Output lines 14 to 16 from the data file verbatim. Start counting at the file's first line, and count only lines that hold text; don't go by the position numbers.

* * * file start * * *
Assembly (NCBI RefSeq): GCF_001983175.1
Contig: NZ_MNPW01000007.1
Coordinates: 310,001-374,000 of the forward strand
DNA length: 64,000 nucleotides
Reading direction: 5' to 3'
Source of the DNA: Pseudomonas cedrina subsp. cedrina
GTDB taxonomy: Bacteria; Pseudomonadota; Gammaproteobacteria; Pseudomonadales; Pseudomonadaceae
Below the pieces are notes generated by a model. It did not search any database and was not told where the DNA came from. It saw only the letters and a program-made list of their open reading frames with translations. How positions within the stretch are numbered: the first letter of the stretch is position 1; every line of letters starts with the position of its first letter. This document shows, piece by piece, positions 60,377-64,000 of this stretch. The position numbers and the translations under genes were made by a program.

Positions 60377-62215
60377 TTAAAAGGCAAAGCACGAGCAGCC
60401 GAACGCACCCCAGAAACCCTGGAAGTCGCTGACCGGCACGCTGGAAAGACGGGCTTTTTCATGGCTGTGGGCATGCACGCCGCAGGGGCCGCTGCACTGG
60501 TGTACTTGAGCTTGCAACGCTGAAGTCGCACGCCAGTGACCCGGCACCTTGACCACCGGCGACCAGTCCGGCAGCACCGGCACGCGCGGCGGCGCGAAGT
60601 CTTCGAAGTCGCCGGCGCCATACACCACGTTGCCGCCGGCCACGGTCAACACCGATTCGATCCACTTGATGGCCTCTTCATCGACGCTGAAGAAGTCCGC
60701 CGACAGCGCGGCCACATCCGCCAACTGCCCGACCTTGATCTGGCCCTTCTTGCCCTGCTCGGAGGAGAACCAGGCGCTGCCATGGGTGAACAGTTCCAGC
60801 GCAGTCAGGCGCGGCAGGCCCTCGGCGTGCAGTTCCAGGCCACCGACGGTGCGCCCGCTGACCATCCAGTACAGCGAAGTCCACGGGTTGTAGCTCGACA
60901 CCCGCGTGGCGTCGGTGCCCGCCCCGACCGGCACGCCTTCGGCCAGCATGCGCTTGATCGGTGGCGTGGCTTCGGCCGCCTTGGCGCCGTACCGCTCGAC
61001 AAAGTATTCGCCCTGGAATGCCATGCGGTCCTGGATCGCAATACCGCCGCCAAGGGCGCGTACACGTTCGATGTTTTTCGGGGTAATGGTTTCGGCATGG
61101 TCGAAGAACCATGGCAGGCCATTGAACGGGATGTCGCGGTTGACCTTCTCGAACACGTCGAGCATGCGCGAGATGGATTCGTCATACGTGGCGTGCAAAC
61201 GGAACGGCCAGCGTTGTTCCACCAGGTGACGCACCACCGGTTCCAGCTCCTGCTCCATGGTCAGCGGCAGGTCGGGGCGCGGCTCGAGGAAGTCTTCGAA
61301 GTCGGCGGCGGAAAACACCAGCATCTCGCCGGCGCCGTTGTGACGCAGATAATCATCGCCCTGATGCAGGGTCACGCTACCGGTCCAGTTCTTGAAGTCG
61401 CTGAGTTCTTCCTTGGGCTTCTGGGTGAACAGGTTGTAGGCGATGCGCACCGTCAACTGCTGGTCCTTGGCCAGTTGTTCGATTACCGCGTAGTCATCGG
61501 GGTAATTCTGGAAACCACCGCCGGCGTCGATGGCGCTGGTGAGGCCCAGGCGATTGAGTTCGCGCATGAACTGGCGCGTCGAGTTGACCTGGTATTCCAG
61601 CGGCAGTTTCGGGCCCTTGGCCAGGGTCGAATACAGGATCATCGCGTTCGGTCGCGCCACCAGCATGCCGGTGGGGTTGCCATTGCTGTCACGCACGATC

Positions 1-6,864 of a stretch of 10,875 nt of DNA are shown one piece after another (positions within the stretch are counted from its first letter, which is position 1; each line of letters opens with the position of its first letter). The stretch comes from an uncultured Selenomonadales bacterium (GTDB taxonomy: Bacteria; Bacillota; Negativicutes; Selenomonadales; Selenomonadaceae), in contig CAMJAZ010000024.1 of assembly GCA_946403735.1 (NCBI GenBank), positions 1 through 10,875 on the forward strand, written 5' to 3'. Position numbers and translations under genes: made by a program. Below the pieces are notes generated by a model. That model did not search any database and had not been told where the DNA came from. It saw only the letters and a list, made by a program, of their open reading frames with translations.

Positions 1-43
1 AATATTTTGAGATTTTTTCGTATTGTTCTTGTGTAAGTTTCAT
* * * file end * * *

60701 CGACAGCGCGGCCACATCCGCCAACTGCCCGACCTTGATCTGGCCCTTCTTGCCCTGCTCGGAGGAGAACCAGGCGCTGCCATGGGTGAACAGTTCCAGC
60801 GCAGTCAGGCGCGGCAGGCCCTCGGCGTGCAGTTCCAGGCCACCGACGGTGCGCCCGCTGACCATCCAGTACAGCGAAGTCCACGGGTTGTAGCTCGACA
60901 CCCGCGTGGCGTCGGTGCCCGCCCCGACCGGCACGCCTTCGGCCAGCATGCGCTTGATCGGTGGCGTGGCTTCGGCCGCCTTGGCGCCGTACCGCTCGAC